What sellers should expect in a home inspection

Home inspector in front of a house to be inspected

Giving a professional home inspector access to your property is one of the most important things you must do before selling your house.

In most scenarios, the homebuyer initiates this process as one of the final steps they need to take prior to closing their deal with you. An inspection is necessary for ensuring that your house’s condition is livable and that what they are paying for the property is reasonable and worth every dollar.

On the other hand, what should the home seller expect from this process? Here is a helpful guide for you.

Yes, you can have your home inspected before you list your house

In case you were wondering, a home seller can also have their property inspected before they put their house up for sale. As a matter of fact, it would be a great way to ensure that your house has no hidden defects or damage that can delay an impending sale, or give a buyer reason to renegotiate toward a lower sale price. Having your property inspected before listing it can help you identify certain areas of the house that need to be fixed, or perhaps can be improved to boost the property’s value and/or appeal.

Having a house inspected as a seller’s initiative, however, does not guarantee that a buyer will no longer initiate their own inspection later on as part of their pre-closing contingency measures. On the bright side, it can be taken as an encouraging sign by the buyer. They know that you are selling the property in good faith and have taken measures to make sure that what you’re offering is a safe and livable home.

What do inspectors look at?

As the seller, it is in your best interest to know what the professional inspector will examine and assess during their visit. This can help you prepare and accommodate the inspector for a quick and hassle-free process.

The common home inspection itinerary includes:

  • The foundation and main structural components of the house
  • Plumbing and electrical systems
  • Heating, ventilation, and air conditioning (HVAC) systems
  • Roofing (including insulation), windows, and doors
  • Floors, ceilings, and walls
  • Basement and/or attic, if available

Professional inspectors typically do not examine interior wiring and plumbing, so you don’t have to worry about your home getting taken apart during the inspection.

There are more thorough home inspections that aim to detect the possible presence of harmful substances, such as radon, asbestos, or lead piping or paint, but these require the services of specialists.

How long does a professional inspection take?

A professional home inspection can take anywhere from two to four hours, depending on the size and features of the house. In some instances, the buyer might join the inspector so be prepared to accommodate your potential buyer during the visit, as well.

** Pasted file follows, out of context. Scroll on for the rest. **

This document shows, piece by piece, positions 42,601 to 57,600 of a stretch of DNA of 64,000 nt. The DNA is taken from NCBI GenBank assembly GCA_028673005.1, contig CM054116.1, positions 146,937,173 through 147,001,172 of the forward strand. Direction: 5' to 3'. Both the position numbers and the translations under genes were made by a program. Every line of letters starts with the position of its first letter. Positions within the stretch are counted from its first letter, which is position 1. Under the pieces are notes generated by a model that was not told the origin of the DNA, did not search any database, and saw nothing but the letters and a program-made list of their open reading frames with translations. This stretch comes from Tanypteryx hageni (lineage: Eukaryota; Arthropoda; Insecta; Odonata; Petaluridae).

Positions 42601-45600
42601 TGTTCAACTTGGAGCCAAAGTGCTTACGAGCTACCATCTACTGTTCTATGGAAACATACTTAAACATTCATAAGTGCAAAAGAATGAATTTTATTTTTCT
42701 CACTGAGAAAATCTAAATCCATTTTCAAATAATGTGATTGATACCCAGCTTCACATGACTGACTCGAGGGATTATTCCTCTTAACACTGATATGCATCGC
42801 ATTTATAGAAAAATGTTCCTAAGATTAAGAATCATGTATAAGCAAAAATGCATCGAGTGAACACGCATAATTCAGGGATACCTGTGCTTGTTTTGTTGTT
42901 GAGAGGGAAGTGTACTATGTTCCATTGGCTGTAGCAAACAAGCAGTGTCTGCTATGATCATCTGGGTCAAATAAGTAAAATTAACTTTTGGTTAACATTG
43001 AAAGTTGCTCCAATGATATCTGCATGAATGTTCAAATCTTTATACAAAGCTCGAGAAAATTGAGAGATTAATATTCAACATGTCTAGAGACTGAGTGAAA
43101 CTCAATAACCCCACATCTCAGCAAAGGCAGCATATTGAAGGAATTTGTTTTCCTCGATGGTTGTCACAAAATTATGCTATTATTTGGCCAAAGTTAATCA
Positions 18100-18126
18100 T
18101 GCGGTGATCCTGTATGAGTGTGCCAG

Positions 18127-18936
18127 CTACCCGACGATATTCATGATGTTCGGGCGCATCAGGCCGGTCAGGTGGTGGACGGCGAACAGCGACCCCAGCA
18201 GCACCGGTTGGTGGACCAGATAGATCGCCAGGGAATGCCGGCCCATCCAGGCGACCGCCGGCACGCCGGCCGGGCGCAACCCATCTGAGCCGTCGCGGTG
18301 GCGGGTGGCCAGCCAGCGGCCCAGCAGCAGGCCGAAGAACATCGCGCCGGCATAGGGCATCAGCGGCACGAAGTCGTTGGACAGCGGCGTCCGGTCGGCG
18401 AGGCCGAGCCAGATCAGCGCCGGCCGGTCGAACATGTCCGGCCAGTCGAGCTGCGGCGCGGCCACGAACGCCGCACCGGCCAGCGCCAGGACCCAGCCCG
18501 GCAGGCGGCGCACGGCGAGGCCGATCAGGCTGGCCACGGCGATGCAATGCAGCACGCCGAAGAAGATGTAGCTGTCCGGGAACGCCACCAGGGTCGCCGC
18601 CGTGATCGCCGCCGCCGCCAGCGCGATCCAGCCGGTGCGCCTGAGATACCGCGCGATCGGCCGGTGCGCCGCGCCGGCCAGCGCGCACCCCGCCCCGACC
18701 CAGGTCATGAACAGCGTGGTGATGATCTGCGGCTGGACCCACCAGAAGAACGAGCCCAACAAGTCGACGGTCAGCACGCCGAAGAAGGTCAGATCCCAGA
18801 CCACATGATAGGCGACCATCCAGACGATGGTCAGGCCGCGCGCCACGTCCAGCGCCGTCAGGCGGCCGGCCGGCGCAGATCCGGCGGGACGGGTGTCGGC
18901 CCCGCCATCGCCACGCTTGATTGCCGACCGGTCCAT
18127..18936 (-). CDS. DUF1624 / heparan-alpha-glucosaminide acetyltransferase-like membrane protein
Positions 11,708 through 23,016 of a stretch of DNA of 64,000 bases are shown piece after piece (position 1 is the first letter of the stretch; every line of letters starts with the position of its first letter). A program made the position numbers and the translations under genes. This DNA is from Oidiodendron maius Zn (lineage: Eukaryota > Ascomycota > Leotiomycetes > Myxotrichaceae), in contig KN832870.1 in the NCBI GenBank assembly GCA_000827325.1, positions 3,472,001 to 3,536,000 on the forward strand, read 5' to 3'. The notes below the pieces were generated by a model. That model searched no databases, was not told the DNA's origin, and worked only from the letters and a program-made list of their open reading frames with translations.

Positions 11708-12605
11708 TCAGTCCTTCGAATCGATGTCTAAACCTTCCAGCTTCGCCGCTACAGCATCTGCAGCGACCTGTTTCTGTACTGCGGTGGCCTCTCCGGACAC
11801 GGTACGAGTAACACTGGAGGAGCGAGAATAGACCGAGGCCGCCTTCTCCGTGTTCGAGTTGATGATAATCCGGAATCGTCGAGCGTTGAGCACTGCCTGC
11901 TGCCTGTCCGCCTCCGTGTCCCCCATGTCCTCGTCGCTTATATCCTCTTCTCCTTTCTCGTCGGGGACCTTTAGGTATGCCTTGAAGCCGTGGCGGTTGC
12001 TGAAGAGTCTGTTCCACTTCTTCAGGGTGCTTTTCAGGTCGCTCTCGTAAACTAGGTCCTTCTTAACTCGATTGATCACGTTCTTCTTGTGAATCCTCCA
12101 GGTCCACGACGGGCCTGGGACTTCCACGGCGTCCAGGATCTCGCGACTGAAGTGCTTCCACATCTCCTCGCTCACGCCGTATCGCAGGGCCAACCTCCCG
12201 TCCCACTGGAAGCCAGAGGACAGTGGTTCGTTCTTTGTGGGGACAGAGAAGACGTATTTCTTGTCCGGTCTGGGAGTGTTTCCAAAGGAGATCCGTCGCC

After the inspection, it may take a couple of days before the inspector sends a written report of their findings.

The results of the home inspection can delay or derail your sale

Home inspection reports will always include a list of minor issues and defects observed by the professional inspector. This is typical and should not be cause for serious concern, especially if you put in the work to update, repair, and clean your home before putting up for sale.

But sometimes, even the most meticulous and responsible home seller can be surprised by serious problems and defects hidden far beneath the surface of their property. Issues involving the structural foundation of the house is one of the biggest potential deal-breakers. Similarly, a current or previous termite infestation could make an interested buyer think twice about the long-term condition of the home. Safety and health hazards such as mold or faulty electrical wiring can also throw a wrench into your home selling plans.

If issues like these are revealed by the buyer’s inspector, be prepared to engage in another round of negotiations—even if you already reached a purchase agreement prior to the inspection. Given the degree of danger or inconvenience that these types of issues involve, you may have to accept a larger concession on your selling price, or otherwise spend additional time, effort, and money to repair or address these problems.

While a home inspection may result in temporary delays and setbacks in your potential sale, working with an experienced and skilled Realtor will help you make sure that the deal does not fall through. A reliable agent will renegotiate toward the next best sale price, making sure that your losses are minimal.

For more tips and assistance as you navigate opportunities and transactions in the Las Vegas real estate market, turn to trusted Realtor and local area expert Loralee Wood. Give me a call today at 702.419.3212 or send your inquiries via email at loralee(dotted)wood(at)cbvegas(dotted)com.